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Quick upload of pandas dataframes to Microsoft SQL Server

Project description

pd_to_mssql : Quick upload of pandas dataframes to Microsoft SQL Server


Value Proposition

The incredible functionality afford by pandas can make automating ETL tasks quick and painless, if that task does not involve uploading data to a Microsoft SQL Server, as the standard to_sql fucntion is painfully slow. This package uses only pandas and pyodbc to achieve upload speeds comparable to SSIS packages or SQLAlchemy + pyodbc's fast_executemany=True option, while also keeping the existing table structure intact (i.e. dropping the target table and creating one with new column datatypes) and requiring only one line of code to do so.

Possible Alternatives to pd_to_mssql

I attempted many other solutions to SQL Server upload before writing this package. Here is a brief list of those options and my main issue with them:

Solution Issue
Writing dataframes to csv and using the bcp utility bcp cannot handle the delimiting character appearing within a field value, even if it is properly quoted. Also, too much tedious work outside of python is required for each upload.
Writing dataframes to excel and using SSIS packages launched by subprocess.run() and the dtexec utility Works well, but requries a sql server instance to be installed in the deployment environment. Again, way too much tedious developement outside of python.
pyodbc + SQLAchemy's fast_executemany=True option Definitely the best of these options. Should work for most people. Not a fan of the behavior of the if_exists='replace' parameter, but workarounds are available. I ran into some memory issues while attempting to upload some expetionally large dataframes (1 million+ rows, 10+ columns), which prevented this from becoming my go-to solution (and no, I was not using the old "SQL Server" odbc driver).

How to install pd_to_mssql

pip install pd_to_mssql

Dependencies

How to use pd_to_mssql

from pd_to_mssql import to_sql
to_sql(df_in, table_name, cnxn_string, schema='dbo', index=True, replace=False, chunk_size=1000, thread_count=5, ignore_truncation=False, ignore_missing=False)
Parameter Required/Default Value Description
df_in Requried Dataframe which will be uploaded to the SQL Server.
table_name Required Upload destination. Specify only the table name. Do not include the schema.
cnxn_string Required ODBC connection string. See here for more information.
schema 'dbo' Specify the target table's schema if need be.
index True Upload the index to the target table. Will only be included if the index name matches a column in the target table.
replace False Truncate the target table before uploading the data contained within df_in
chunk_size 1000 Number of rows included in each insert statement. 1000 is the maximum number of rows allowed by MS SQL Server.
thread_count 5 Number of concurrent connections established for insertion. Increasing this value will speed up perfomance as long as connection latency is the main bottleneck.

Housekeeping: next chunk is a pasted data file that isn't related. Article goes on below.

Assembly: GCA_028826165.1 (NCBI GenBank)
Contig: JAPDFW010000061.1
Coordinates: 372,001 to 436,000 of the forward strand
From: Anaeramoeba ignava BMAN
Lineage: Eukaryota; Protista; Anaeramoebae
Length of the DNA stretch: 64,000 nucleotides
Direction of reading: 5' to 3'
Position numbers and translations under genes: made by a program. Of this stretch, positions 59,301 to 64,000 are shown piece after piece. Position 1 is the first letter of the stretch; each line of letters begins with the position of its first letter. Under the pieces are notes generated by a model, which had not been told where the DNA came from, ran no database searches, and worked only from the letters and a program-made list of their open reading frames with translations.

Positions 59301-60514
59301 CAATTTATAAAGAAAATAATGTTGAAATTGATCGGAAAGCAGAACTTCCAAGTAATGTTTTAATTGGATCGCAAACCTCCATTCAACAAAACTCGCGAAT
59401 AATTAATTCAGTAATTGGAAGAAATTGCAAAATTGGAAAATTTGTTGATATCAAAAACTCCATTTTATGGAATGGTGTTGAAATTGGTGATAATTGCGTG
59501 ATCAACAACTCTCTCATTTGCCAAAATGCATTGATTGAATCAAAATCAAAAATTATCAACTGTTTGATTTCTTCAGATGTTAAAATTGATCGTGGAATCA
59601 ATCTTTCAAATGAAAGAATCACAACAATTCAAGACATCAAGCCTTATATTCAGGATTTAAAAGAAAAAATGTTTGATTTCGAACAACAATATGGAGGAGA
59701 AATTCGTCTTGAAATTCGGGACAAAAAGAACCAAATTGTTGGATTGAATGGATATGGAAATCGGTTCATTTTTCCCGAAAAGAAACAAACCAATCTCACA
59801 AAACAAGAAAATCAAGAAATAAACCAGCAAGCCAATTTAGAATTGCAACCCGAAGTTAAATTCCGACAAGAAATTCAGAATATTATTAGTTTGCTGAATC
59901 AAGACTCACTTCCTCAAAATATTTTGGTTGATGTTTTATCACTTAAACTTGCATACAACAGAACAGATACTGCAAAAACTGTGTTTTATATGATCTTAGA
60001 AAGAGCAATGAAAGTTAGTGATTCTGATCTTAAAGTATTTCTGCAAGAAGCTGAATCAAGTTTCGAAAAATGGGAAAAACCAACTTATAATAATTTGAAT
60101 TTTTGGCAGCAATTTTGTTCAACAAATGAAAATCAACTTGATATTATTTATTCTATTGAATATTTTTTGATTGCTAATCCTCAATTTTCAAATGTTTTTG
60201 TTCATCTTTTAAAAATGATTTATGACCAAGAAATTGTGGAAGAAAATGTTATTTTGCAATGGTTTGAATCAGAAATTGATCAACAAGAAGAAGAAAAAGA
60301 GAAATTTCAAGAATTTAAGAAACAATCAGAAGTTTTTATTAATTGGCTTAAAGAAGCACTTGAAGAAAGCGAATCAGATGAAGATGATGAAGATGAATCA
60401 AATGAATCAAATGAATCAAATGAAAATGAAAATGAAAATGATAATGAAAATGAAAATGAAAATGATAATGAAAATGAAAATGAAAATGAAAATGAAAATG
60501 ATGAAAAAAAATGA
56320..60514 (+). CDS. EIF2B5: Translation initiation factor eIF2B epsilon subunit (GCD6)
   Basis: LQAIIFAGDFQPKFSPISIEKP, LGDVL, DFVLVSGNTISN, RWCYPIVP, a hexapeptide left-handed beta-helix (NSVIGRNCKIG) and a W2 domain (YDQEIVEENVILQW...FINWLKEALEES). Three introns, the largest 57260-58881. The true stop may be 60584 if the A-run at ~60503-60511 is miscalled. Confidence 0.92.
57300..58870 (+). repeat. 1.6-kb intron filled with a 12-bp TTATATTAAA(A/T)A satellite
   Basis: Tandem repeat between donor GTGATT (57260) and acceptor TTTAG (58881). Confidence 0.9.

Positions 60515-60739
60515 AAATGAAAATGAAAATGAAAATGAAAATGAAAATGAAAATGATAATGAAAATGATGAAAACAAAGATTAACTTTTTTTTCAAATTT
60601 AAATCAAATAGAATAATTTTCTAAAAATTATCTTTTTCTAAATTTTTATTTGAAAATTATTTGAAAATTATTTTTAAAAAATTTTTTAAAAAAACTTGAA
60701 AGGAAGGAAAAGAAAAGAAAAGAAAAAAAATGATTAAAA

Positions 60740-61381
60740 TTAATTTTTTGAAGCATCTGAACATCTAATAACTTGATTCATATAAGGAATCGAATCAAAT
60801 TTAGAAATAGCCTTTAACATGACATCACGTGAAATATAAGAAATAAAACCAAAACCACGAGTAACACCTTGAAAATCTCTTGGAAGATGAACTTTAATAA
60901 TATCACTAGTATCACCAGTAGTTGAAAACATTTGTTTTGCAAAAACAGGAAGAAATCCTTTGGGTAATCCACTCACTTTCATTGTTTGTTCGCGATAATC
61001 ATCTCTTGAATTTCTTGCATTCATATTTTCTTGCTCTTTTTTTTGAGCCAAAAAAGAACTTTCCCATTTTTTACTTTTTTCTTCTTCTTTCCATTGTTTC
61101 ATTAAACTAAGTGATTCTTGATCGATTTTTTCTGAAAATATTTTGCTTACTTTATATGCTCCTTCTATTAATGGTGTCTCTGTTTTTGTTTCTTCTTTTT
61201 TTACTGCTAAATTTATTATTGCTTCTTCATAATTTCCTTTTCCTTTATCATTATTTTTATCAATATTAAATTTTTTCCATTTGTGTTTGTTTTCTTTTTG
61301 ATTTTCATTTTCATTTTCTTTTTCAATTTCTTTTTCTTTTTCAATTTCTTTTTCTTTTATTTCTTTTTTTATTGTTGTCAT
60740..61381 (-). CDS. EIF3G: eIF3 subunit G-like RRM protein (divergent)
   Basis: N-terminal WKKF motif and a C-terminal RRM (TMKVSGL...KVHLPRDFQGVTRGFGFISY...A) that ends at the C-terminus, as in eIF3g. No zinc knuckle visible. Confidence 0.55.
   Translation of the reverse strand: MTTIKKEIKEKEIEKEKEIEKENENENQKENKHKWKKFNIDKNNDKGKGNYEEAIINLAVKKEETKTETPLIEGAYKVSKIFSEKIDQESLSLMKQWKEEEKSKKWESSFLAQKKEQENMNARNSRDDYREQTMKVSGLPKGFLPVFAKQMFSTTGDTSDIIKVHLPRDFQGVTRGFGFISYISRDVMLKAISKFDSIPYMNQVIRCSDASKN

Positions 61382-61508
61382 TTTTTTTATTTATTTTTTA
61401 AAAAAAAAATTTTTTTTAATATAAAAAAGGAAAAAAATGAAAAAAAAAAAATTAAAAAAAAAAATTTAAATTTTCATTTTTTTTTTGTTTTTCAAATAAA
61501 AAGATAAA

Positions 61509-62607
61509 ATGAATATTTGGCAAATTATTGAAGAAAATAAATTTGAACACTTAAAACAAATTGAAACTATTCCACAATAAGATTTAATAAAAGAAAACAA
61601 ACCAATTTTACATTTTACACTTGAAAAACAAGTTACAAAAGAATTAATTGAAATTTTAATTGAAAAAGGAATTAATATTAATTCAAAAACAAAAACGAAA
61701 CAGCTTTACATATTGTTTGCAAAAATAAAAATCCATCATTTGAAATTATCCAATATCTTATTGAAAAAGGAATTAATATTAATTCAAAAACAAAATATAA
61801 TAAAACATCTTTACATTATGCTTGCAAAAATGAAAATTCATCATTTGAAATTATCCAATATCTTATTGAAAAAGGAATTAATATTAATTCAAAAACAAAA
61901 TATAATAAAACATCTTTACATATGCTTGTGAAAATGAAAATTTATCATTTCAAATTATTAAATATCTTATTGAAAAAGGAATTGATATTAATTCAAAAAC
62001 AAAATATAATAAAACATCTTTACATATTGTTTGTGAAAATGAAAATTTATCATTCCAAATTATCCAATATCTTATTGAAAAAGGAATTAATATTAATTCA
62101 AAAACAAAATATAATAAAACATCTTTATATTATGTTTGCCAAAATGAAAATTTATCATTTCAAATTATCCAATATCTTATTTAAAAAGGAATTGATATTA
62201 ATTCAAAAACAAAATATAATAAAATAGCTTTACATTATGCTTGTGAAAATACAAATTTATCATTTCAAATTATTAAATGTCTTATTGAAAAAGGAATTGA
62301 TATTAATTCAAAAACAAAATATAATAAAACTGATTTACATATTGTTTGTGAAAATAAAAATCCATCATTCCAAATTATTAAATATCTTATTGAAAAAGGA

ignore_truncation False Ignore string truncation when uploading string values with more characters than are allowed in the target column. This is accomplished by setting ANSI_WARNINGS OFF.
ignore_missing False Instead of raising a MissingColumnsException, an attempt will be made to insert null values into that column instead.

How pd_to_mssql works

To start, all data contained within the dataframe is stringified to accomodate creation of the insert statements. Then a number of threads (from the threading module) are spawned in accordance with the thread_count parameter. Each of those threads then receives a separate pyodbc connection. A temporary table is created in each connection, and insertion into each temp table is conducted concurrently. Once temp table insertion is complete on all threads, the temp tables are unloaded one-by-one into the target table. This last step is only completed if all temp table insertions complete successfully.

Column Mapping

For each non-identity column in the target table, a column with the same name must exist in the provided dataframe, but the data types of the those columns in the dataframe are irrelevant, as they will be cast to the correct data type based on the column specification. If the column does not exist in the provided dataframe, then a MissingColumnsException will be raised, unless ignore_missing=True, in which case null values will be inserted into the column, provided it is nullable.

Debugging

Some errors make it through the initial validation checks and are only caught once the insertion statement is generated. As such, the generated SQLExcetions generally contain very little useful information in identifying the issue. To assist in debugging, the first failing insert statement in each thread will be written to disk in a directory called __pd_to_mssql_exception located in the current working directory at the time of the upload. From there, you will be able to run those scripts in SSMS to easily identify where and why they are failing. In my experience, the most common issues which make it to this stage stem from invalid data conversions. E.G. unrecognized string representation of data formats (Convert to Datetime.Date(time) before upload) or string columns containing numeric data with a few instances of non-numeric characters.

Miscellaneous Notes

  • Insertion will only be commited to the database if there are no errors. If there is a SQLException thrown, then no rows will be inserted into the target database.
  • If replace=True then table truncation will only occur if there are no errors during the temp table insertion process.

Project details


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